New Saliva Test for Diagnosing COVID-19 Infection Receives Emergency-Use Authorization By the Food and Drug Administration

This recent article in the New York Times discusses the growth of saliva-based tests for the diagnosis of infection with SARS-CoV-2, the virus that causes COVID-19.

 

This recent article in the New York Times discusses the growth of saliva-based tests for the diagnosis of infection with SARS-CoV-2, the virus that causes COVID-19. Currently, the most widely employed diagnostic tests use nasopharyngeal (NP) swabs. While many NP swab tests can yield results in minutes, swab testing of the deep nasal passages can be unpleasant, requires the involvement of a medical professional wearing appropriate protective attire and can be hampered by false negative results due to incorrect sampling. In contrast, saliva tests are easy to self-administer, require no special equipment and may make it easier to detect virus more reliably. The number of testing sites offering saliva tests are growing, and the Food and Drug Administration (FDA) has granted an emergency-use authorization, to a saliva test made by a Rutgers University lab. Currently, these tests must be performed under the supervision of a medical professional, even for testing at home – a telemedicine visit during sample collection will suffice. The development of another viable, user-friendly option for COVID-19 testing is welcome.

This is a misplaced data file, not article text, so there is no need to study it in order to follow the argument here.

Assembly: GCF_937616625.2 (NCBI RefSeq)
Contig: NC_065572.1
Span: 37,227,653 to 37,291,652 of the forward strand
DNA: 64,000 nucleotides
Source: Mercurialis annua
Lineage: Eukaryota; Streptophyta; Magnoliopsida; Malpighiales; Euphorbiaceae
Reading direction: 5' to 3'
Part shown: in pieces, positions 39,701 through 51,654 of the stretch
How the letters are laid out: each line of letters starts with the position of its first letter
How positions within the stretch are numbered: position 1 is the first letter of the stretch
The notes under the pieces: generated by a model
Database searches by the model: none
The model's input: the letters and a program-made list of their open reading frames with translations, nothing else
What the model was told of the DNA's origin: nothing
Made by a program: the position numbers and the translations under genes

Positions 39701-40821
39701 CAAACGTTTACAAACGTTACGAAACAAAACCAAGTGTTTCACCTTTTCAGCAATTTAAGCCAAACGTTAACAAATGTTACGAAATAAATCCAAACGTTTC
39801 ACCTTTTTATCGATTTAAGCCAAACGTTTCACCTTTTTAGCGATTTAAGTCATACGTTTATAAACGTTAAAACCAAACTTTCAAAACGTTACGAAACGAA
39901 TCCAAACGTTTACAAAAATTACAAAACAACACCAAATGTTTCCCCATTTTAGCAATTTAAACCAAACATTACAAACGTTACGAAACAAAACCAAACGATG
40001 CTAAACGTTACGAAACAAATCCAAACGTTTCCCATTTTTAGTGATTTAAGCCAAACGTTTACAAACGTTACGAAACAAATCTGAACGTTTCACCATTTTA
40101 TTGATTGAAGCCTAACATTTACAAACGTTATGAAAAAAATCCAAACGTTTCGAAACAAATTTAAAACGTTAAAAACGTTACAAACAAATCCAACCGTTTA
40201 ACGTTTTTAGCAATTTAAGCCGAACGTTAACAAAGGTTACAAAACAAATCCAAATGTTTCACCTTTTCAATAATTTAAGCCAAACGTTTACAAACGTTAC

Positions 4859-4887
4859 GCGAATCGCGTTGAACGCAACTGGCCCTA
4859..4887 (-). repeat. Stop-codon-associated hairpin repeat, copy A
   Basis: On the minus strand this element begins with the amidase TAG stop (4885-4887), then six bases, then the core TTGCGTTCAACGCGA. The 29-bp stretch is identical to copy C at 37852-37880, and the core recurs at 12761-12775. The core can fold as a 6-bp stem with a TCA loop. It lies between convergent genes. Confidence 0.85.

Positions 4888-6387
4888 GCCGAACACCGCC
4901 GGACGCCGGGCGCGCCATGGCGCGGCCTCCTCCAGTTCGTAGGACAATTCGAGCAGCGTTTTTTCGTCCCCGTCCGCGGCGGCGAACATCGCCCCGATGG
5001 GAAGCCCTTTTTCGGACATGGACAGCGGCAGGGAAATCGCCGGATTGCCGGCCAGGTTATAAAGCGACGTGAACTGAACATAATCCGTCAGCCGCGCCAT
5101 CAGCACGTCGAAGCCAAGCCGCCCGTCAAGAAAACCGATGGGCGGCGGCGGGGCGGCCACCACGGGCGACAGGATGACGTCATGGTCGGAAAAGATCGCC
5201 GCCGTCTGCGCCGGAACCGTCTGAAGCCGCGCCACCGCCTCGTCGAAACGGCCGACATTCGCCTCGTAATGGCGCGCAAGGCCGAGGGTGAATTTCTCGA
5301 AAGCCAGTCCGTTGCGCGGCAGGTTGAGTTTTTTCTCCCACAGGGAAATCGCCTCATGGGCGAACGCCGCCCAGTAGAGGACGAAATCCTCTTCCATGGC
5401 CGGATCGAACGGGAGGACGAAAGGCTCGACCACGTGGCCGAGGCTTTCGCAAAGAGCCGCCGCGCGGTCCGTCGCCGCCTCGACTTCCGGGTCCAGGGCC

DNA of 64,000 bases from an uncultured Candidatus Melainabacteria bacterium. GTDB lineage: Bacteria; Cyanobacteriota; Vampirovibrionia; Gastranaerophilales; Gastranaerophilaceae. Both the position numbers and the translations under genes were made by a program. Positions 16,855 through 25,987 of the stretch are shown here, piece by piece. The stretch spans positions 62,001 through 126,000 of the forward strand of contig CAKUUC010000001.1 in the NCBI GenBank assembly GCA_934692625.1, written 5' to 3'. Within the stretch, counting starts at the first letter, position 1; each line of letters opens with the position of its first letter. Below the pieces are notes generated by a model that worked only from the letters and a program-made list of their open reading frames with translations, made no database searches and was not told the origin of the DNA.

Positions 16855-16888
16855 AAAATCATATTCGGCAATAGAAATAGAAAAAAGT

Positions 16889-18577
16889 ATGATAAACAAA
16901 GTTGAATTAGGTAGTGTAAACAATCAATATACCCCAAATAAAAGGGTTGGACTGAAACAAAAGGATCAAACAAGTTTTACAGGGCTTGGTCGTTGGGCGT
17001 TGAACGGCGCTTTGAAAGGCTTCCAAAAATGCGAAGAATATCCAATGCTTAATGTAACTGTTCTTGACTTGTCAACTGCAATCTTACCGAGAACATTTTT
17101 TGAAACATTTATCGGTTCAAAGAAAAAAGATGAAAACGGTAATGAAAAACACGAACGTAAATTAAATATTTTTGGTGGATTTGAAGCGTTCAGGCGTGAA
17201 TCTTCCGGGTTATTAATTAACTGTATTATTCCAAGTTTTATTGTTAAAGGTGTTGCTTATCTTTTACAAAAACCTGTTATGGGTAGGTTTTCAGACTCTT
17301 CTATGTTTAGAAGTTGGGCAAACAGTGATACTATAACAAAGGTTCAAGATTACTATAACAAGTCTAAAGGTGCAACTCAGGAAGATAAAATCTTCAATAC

Please click here to read the full article about the new saliva test for COVID-19.

 

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